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Flash Review 1, 9-7: Spring to Fall
Dance Now Wows in Opening

By Maura Nguyen Donohue
Copyright 2001 Maura Nguyen Donohue

If it's autumn in New York then it must be Dance Now, the annual fall dance extravaganza, celebrating its 7th year. Though last night's opening event at Dance Now's base camp, Joyce SoHo, was so damned fresh I thought it was spring all over again. Once again, kudos to founding directors Tamara Greenfield and Robin Staff, now joined by Kara Tatelbaum, Netta Yerushalmy, Erin Reck and Romy Reading in keeping this ever growing celebration alive and kicking.

Lisa Gonzales and Paul Matteson's "Her Dream, His Waiting for Her to Arrive" begins in a whisper, immediately drawing us into a riveting and intimate moment before it bursts into a delightful series of playful near misses and word play. The ease between the two and their skillful partnering and soft landings are just like dessert. An apple pie at a picnic -- an absolutely delicious mix of sweet comfort and refreshing tang.

Zvi Gotheiner's excerpted "Interiors" is a different kind of co-ed duet, but equally as delightful. Ying-Ying Shiau and Todd Allen execute this complex dance chock-full of intricate partnering without an air of effort. Their execution of line and range of motion are lusciously enticing.

By the time Alexander Gish's "Pick Up," danced with Trebian Pollard, begins I realize I'm getting loads of what I'm always looking for at dance concerts: Fresh, fast and fearless partnering matched with engaging performers. Gish and Pollard don't skimp on either; in fact they draw audible gasps from the audience during a few seemingly impossible moments.

And while we're on engaging performers, Amber Sloan, in Sara Hook's richly evocative "Rue" is a compelling mess. Hook's penchant for awkward and vaguely discomforting heroines is well met by Sloan. She's a discarded rag doll in hot pink hair and silver lashes whose violent falls make me flinch while keeping me thoroughly enthralled.

Justin Jones and Christopher Yon are immediately defined the moment the lights rise as part of the cavalry of young artists Dance Now aids in a time of diminished opportunities. Yeah, "The Aorta Stomp" is basically just another quirky-white-boys-in-ties dance but it's still fun.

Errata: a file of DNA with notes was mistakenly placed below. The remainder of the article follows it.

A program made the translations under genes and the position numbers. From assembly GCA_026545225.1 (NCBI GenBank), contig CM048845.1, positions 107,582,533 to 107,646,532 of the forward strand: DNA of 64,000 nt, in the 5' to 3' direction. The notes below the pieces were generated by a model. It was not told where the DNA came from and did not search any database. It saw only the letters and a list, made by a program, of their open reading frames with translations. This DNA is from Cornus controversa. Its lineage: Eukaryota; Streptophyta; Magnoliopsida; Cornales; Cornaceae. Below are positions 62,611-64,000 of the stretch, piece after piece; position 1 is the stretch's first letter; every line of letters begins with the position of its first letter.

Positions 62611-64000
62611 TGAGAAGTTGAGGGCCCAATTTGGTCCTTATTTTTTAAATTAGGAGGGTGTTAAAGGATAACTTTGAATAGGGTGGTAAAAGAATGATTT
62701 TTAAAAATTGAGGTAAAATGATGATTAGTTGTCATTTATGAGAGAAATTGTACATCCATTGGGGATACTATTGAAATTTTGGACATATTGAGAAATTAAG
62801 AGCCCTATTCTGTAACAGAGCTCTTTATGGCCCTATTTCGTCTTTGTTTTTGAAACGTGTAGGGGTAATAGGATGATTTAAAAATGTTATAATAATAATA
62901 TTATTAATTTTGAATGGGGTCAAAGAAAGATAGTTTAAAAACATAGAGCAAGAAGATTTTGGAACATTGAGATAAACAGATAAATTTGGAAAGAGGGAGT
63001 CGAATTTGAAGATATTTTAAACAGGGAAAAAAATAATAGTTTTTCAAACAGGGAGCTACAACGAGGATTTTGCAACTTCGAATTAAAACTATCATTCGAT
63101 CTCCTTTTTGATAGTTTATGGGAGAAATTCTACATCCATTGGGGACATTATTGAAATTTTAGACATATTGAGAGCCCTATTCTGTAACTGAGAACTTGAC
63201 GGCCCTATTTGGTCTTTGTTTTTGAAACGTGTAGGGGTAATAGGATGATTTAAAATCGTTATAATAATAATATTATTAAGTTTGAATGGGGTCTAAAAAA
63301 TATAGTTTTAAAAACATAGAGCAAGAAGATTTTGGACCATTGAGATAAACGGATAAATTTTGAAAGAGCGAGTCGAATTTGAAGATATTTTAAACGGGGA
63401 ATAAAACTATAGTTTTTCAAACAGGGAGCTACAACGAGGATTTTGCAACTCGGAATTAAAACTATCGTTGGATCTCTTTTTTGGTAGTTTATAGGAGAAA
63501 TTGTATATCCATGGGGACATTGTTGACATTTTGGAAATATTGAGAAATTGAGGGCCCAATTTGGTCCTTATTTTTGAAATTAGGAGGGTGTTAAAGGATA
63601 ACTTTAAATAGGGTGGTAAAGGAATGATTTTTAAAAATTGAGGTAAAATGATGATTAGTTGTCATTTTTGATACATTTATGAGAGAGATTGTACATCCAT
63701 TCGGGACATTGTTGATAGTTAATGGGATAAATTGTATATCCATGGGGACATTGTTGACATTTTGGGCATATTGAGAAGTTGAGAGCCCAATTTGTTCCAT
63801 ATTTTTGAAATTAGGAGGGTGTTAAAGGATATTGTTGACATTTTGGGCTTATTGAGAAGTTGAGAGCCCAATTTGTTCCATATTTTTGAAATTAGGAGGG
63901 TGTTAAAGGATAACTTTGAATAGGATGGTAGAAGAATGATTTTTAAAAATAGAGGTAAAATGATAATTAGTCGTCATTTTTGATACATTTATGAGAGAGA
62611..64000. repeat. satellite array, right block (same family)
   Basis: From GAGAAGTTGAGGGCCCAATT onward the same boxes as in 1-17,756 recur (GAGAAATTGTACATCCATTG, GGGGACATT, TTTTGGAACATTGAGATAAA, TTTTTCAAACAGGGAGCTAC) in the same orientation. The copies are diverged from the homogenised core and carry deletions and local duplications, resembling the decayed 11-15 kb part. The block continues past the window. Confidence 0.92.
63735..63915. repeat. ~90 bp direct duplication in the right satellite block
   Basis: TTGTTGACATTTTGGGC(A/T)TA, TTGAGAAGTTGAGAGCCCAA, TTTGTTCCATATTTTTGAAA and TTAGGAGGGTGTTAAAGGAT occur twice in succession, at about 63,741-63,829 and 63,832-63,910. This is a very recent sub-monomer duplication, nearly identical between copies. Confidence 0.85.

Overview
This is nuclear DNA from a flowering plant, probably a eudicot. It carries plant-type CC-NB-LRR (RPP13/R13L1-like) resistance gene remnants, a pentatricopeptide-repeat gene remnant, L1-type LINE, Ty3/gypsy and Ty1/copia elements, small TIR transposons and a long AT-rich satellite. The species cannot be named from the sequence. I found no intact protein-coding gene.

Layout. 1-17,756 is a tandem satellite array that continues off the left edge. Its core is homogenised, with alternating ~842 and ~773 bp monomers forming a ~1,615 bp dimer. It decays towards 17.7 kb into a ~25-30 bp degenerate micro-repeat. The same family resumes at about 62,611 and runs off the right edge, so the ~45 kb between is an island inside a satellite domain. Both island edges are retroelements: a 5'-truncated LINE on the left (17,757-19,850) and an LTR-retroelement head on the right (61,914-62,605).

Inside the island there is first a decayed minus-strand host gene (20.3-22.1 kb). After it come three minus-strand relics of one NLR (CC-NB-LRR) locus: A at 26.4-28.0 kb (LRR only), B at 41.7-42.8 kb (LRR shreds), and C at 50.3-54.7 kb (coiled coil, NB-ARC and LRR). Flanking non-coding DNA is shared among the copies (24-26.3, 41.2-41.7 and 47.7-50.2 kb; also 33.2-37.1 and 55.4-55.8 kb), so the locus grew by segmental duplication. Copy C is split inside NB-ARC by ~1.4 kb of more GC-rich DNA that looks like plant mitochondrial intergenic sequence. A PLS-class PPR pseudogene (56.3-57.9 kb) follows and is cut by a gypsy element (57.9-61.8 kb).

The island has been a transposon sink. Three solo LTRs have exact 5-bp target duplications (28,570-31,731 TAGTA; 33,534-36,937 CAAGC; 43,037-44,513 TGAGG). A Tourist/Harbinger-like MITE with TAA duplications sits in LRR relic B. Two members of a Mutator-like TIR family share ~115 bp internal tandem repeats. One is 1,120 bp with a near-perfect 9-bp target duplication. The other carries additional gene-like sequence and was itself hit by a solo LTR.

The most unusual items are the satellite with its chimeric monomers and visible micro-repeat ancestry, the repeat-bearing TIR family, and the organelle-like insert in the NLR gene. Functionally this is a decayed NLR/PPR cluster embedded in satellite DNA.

Johannes Wieland would seem a part of the cavalry as well. Or at least so would his dancers, all probably students at New York University's Tisch School of the Arts, where Wieland's a second-year MFA. The performers attacked his dance "Tomorrow" with true youthful abandon. Wieland's tomorrow could be a yesterday from a few thousand years ago, or perhaps an anticipated future. The dance begins with Neal Beasley, Sae La Chin and Amanda Wells partially submerged in three raised and illuminated fish tanks and leaves the stage and performers soaked. This 'Tomorrow' is a wet, dark and angry day.

Though PerksDanceMusicTheatre's "Fast Dance" was indeed quickly paced, it wasn't what I'd expect from the usually innovative choreogrpaher Rebecca Stenn. Stenn's solo moments in this duet with Michele de la Reza do reveal Stenn as a noticeably individualistic and enthralling dancer to watch. In fact both dancers' solo moments were most enjoyed because they broke off from the very linear, strangely old fashioned and overused movement phrase that makes up most of the dance. The music by Dave Eggar and Jay Weissman with Tom Papadatos bursts, rips and slides.

Laura Gates Carlson is a sincere and graceful dancer, but "Touch, Lips, Sing" is unfortunately reminiscent of too many satirical imitations of modern dance I've witnessed from family & friends over the years.

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